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Shia Imam

The Shia Imam refers to the Imamate of the Shia sect of Islam. The Imam is considered to be the rightful sucessor to Muhammad, and is similar to the Caliph in Sunni Islam. Unlike the Caliph, the Imam must be descended from Muhammad, through his daughter Fatima Zahra and her husband Ali. This belief is what led to the split between the Shia and Sunni, as the Shia felt that Ali was the rightful sucessor of Muhammad, while the Sunni felt that it was Abu Bakr.

Within Shiism there are various sects that differ over the number of Imams, or path of sucession. The issue of who is the rightful Imam has led to the growth of numerous sects within Shiism including: Ismailis (Seveners), Zaidis (Fivers), Alawites, Druze, and others.

According to the majority of Shia, or the Twelvers, the following is a listing of the rightful sucessors of Muhammad according to their beliefs. Each Imam was the son of the previous Imam, except for Hasan and Husayn who were brothers and both sons of Ali. All the Imams after Husayn are his descendents.

The Ismailis believe that the first six Imams listed above are the rightful sucessors of Muhammad, but differ beginning with the seventh, believing that Ismail bin Jafar was the rightful sucessor, and not his brother Musa al Kazim. From Ismail bin Jafar, the Ismaili line of Imams diverges to the descendents of Ismail, included in this group are the Aga Khans.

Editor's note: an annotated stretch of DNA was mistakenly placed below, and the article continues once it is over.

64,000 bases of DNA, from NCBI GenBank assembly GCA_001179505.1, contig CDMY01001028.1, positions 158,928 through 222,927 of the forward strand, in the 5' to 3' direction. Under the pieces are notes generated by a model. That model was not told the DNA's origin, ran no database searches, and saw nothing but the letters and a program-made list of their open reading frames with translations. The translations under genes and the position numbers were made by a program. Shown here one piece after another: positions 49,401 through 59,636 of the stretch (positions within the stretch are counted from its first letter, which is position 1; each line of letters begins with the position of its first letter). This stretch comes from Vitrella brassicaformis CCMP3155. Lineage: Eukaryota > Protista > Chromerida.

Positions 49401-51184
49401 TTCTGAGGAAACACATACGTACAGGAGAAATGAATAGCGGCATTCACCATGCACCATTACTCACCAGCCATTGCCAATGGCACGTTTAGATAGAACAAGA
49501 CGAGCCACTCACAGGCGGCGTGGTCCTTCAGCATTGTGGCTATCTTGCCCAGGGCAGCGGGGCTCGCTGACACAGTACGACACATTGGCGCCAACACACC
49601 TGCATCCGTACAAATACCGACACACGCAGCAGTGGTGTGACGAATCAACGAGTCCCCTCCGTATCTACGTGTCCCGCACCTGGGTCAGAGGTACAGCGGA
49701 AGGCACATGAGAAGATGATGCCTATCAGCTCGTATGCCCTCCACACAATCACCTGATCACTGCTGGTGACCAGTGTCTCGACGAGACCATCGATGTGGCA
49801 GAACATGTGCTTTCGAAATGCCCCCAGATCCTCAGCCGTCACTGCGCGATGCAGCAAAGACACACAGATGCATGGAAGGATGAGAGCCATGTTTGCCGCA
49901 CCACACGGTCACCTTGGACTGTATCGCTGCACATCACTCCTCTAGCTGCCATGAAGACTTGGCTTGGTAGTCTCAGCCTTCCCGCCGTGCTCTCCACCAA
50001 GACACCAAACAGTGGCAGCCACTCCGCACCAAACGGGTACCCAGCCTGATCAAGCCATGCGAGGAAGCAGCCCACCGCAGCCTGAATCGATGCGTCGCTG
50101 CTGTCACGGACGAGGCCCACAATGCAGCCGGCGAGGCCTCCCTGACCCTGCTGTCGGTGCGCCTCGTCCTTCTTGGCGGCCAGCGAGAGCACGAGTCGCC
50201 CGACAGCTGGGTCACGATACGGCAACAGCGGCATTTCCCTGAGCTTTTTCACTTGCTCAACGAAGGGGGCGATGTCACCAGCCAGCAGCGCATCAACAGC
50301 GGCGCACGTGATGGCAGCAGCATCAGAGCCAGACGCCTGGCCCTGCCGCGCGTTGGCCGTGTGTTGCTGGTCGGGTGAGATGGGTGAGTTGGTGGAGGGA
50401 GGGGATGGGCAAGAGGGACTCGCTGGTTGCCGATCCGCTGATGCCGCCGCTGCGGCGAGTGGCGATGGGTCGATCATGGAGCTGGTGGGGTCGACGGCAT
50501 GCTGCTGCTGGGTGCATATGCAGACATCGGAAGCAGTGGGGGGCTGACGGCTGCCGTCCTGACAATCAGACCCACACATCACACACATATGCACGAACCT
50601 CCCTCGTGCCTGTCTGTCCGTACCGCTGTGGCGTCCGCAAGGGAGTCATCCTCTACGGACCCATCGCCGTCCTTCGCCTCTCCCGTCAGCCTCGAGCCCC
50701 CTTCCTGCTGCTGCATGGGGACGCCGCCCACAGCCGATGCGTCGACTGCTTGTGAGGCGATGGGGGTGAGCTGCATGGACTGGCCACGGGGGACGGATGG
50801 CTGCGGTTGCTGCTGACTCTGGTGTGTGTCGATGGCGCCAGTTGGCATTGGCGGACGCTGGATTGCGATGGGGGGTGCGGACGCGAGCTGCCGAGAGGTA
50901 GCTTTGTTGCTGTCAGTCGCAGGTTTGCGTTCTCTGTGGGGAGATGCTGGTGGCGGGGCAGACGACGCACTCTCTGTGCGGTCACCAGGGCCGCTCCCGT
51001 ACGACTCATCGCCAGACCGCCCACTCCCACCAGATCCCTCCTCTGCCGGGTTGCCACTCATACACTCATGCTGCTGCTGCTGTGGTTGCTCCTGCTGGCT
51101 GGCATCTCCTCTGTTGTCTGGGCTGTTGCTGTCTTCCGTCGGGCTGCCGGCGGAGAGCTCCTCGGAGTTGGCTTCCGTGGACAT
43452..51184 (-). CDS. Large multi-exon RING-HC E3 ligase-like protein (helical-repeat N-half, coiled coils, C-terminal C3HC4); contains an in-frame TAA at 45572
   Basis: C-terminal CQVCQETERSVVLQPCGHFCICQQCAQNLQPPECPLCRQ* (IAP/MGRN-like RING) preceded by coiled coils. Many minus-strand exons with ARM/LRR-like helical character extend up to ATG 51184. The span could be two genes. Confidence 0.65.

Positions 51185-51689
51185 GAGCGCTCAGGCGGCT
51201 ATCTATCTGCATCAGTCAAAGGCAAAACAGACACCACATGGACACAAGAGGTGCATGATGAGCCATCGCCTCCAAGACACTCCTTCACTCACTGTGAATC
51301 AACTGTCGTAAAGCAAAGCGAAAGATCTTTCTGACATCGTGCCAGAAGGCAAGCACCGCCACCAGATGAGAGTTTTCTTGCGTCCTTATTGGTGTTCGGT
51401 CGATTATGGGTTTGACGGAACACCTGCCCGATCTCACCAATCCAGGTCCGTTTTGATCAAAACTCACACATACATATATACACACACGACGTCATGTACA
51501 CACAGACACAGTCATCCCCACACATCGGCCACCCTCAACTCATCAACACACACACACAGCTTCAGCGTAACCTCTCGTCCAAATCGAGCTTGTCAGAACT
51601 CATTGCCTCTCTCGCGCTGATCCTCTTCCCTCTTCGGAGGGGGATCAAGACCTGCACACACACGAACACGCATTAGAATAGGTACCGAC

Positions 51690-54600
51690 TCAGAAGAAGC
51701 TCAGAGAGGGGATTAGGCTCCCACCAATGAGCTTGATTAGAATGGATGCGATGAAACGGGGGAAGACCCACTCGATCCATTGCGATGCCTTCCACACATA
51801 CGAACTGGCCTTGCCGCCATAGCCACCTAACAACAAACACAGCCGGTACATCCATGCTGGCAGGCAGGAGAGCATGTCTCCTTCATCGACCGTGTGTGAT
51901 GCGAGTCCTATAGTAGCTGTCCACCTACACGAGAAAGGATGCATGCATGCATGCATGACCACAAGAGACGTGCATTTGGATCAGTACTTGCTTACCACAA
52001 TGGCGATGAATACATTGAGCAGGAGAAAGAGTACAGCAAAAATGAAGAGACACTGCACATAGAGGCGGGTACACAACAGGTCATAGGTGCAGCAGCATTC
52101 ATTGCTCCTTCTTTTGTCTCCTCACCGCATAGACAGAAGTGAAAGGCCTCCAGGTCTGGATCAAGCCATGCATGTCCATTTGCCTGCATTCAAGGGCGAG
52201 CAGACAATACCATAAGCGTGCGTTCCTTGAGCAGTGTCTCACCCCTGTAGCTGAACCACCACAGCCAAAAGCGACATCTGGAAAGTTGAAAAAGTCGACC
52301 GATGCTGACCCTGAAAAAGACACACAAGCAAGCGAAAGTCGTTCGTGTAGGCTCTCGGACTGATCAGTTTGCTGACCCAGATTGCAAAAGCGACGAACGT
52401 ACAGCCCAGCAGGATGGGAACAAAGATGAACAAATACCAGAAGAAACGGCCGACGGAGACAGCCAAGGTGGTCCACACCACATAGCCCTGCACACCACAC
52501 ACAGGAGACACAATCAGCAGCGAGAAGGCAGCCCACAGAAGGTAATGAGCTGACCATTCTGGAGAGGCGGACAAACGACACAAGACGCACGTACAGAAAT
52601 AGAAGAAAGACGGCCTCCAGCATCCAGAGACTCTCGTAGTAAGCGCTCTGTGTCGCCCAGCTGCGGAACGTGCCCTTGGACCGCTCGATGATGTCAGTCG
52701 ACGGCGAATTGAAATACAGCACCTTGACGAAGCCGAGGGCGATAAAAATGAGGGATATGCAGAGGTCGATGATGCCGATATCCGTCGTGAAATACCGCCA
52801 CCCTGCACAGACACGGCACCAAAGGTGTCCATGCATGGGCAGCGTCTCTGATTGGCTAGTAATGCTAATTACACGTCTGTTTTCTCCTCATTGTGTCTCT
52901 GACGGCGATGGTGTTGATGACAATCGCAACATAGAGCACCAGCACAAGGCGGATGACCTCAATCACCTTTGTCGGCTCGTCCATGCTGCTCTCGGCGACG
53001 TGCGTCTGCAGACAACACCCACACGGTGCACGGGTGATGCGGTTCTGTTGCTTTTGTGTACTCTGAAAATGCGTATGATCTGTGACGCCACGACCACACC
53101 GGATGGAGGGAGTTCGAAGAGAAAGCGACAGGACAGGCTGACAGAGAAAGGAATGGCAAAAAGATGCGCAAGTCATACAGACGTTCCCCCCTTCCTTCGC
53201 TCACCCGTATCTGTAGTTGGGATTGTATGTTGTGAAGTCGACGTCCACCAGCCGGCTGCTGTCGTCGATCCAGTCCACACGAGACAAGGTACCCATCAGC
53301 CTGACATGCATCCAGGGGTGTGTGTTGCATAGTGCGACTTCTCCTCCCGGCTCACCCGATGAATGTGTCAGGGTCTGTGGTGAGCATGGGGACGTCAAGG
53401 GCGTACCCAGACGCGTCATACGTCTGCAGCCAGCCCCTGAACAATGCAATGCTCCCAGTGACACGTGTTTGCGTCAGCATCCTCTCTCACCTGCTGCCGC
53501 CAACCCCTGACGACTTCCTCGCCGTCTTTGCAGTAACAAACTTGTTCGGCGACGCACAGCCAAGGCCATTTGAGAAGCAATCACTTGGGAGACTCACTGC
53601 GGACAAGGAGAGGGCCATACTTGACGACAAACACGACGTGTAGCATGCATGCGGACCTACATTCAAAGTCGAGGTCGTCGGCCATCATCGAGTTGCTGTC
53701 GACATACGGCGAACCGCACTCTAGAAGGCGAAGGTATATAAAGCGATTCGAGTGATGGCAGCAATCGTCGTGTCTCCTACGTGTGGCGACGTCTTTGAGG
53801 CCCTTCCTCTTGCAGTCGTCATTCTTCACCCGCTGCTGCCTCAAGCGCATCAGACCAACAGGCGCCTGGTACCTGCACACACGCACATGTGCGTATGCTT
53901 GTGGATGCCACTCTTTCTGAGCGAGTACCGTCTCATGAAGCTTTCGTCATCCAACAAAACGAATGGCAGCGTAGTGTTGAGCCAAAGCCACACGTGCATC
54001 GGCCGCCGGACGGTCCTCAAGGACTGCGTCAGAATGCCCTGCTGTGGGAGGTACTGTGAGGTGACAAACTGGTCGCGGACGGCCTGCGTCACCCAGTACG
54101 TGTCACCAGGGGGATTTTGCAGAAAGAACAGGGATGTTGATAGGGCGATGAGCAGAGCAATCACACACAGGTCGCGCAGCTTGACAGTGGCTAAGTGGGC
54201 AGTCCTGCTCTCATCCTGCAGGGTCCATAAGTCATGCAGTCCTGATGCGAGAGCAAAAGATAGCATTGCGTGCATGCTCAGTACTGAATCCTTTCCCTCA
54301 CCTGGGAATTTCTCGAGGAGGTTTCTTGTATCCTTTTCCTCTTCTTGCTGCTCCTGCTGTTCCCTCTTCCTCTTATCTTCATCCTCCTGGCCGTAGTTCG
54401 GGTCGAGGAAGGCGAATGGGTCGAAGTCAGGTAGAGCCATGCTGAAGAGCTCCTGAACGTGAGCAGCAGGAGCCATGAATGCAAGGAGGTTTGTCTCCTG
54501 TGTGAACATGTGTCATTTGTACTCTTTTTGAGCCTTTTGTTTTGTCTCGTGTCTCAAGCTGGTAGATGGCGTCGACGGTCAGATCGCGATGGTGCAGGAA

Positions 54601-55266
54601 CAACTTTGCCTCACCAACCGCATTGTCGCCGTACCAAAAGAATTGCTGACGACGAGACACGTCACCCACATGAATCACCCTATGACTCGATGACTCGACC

The Zaidis believe that the first four Imams listed above are the rightful sucessors of Muhammad, but differ beginning with the fifth. The Zaidis believe that Zayd bin Ali, and not his brother Muhammad al Baqir was the rightful sucessor to the Imamate. The Imamate for Zaidis is thus transferred from Zayd bin Ali to the other Imams who followed him, they often took the title of caliph. Interestingly, the Zaidi caliphate was not hereditary, but the caliph has to be descended from Ali.